Postpartum Period: 3 Puerperal Phases

When childbirth happens you need to be aware of the puerperium phases that come after
 
During the postpartum period, women undergo 3 phases.

 

The first pregnancy opens the doors to a new world. Childbirth is a beautiful moment, but it is also scary. When everything seems to end there, the arrival of puerperium or postpartum period strikes.

The discovery of each new stage implies entering into something that until then had been seen from a distance, but also requires living it personally and, if possible, preparing oneself, both physically and psychologically.

In this article, we present you what the last phase we go through related to gestation and childbirth is. Find out which are the three stages of puerperium or postpartum.

What is the postpartum period?

When we speak of puerperium or postpartum, we allude to the stage that follows the moment after childbirth, after the expulsion of the placenta from the interior of the uterus, and lasts until the complete restoration of the woman's physical condition to a point similar to that before the pregnancy took place.

How long is the postpartum period?

As for the duration of the postpartum period, it usually lasts about six to eight weeks, which would be nearly forty days, which is why it is also known traditionally as quarantine.

However, the recovery of completely normal functioning (including hormonal restoration before pregnancy) can sometimes be extended up to six months due to breastfeeding.

By increasing levels of the hormone prolactin, which promotes the secretion of breast milk, alters the normal functioning of female hormones, being quite common, for example, that menstruation takes all this time to reappear.

The recovery of the normal ovarian cycle is usually the unequivocal sign that the puerperium or postpartum has come to an end.

Puerperium finishes when women return to their pre-pregnancy state.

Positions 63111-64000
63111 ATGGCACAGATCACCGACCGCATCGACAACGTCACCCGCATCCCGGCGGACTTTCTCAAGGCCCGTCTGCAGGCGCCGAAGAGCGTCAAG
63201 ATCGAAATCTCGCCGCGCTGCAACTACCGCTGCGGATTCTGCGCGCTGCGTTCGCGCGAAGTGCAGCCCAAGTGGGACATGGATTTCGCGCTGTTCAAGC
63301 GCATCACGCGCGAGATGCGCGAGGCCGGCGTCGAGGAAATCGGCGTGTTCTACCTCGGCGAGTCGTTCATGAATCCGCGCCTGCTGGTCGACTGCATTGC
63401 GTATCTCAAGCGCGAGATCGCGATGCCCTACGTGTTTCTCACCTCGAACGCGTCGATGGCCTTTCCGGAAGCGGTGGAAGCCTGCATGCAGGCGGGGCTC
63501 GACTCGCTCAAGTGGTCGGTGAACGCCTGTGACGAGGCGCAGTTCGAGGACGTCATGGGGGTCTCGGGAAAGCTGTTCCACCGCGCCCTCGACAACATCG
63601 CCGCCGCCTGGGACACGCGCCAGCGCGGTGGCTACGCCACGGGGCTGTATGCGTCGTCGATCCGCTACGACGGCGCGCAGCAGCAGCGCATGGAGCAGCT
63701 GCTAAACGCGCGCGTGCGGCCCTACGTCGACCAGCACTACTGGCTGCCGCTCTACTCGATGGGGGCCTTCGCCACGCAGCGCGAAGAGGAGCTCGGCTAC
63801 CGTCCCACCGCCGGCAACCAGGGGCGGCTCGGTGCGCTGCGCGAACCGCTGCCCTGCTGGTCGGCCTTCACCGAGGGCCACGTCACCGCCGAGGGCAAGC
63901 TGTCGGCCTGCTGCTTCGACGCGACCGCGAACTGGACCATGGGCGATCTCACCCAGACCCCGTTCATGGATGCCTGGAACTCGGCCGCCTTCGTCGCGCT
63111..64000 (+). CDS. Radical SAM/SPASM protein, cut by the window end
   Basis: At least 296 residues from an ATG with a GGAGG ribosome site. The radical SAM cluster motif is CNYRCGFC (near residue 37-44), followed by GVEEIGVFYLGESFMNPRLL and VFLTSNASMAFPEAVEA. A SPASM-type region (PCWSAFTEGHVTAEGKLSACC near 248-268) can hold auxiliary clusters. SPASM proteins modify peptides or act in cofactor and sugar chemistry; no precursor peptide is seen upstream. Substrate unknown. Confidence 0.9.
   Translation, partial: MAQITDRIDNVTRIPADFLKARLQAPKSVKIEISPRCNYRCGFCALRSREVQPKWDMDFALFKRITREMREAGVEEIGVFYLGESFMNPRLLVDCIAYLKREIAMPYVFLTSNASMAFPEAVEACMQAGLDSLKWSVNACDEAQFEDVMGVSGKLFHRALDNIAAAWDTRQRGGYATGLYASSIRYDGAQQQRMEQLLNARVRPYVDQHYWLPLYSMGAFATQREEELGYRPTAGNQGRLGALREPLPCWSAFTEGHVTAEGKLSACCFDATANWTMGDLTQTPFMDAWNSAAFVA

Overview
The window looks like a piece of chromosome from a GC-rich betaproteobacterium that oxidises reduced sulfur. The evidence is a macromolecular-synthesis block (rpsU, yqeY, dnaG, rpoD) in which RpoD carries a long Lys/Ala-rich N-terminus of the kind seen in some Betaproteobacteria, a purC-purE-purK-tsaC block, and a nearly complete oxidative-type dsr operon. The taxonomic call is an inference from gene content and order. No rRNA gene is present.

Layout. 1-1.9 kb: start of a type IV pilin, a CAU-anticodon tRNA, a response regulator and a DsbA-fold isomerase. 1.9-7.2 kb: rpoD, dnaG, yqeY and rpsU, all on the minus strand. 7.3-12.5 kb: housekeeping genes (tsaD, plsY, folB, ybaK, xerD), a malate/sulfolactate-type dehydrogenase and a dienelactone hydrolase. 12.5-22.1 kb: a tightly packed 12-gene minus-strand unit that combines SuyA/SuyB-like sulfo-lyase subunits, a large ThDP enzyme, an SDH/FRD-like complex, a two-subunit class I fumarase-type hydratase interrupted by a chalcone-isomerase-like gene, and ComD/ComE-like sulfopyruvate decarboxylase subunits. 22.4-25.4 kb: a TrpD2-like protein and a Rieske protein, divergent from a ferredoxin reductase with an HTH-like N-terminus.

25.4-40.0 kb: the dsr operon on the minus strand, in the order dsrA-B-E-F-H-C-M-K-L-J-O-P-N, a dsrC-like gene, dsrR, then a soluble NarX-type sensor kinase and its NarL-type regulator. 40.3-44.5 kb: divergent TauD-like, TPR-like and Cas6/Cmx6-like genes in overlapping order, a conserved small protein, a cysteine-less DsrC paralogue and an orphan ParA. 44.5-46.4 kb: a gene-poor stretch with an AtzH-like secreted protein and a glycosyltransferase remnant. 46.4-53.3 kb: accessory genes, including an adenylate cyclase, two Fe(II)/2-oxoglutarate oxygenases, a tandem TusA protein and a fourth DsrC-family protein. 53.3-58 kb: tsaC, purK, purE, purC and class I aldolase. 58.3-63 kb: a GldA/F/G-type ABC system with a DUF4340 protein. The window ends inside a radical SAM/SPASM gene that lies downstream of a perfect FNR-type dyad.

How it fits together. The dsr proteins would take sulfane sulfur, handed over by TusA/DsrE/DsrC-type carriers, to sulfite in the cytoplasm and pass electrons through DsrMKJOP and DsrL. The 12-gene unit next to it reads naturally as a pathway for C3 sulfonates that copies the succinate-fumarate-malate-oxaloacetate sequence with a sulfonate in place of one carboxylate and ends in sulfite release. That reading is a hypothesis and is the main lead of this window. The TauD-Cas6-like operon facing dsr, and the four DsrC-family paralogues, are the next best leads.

3 postnatal phases

We could divide the postpartum period into 3 phases, taking into account the variation of the characteristics of each of them that are produced:

1. Acute phase

In what would be the first stage of puerperium, we could narrow it down to about the first 24 hours after delivery. Due to the change in the mother's life situation that occurs with the arrival of her child, these first hours are an authentic contact with the new reality and the emotions related to that experience are appearing throughout that first day.

The physical contact, the hugs, and the first breastfeeding will favor the strengthening of a unique bond, the one that takes place between mother and child.

On the other hand, the other great change that happens in the acute phase is physical for the mother, who after passing nine months of pregnancy, the first 24 hours imply the "awareness" of the change of situation for her own body.

2. Subacute postpartum period

What would be the second stage of postpartum, the subacute stage, would range from the second day after delivery to 6 weeks later.

During this phase of the puerperium, the annoying but necessary afterbirth pains begin to take place, a type of uterine contraction whose mission is to make the uterus go back to its original size, after having increased its capacity to be able to house the baby inside during pregnancy.

As well as lochia, which are the vaginal secretions that are produced derived from these contractions, through which the remains of blood and tissues are eliminated due to this involution of the womb.

Furthermore, there is the so-called milk let-down, which occurs when a woman's breasts noticeably increase in size by producing sufficient quantities of breast milk inside to take care of the baby's feedings.

3. Delayed postpartum period

It could last up to 6 months if the mother chooses to breastfeed her baby. During this stage, prolactin (which is the hormone responsible for promoting milk production) prevents the restoration of the hormonal balance needed to give rise to ovulation, and for the body to resume its normal functioning.

It will be from the end of breastfeeding when the fourth stage of the puerperium or postpartum is considered to be over, which is why some health experts speak of the delayed postpartum period as a phase that can be extended up to 12 months.

 

Check out the original article: Las 4 etapas del puerperio o posparto que debes conocer at bitpadres.com

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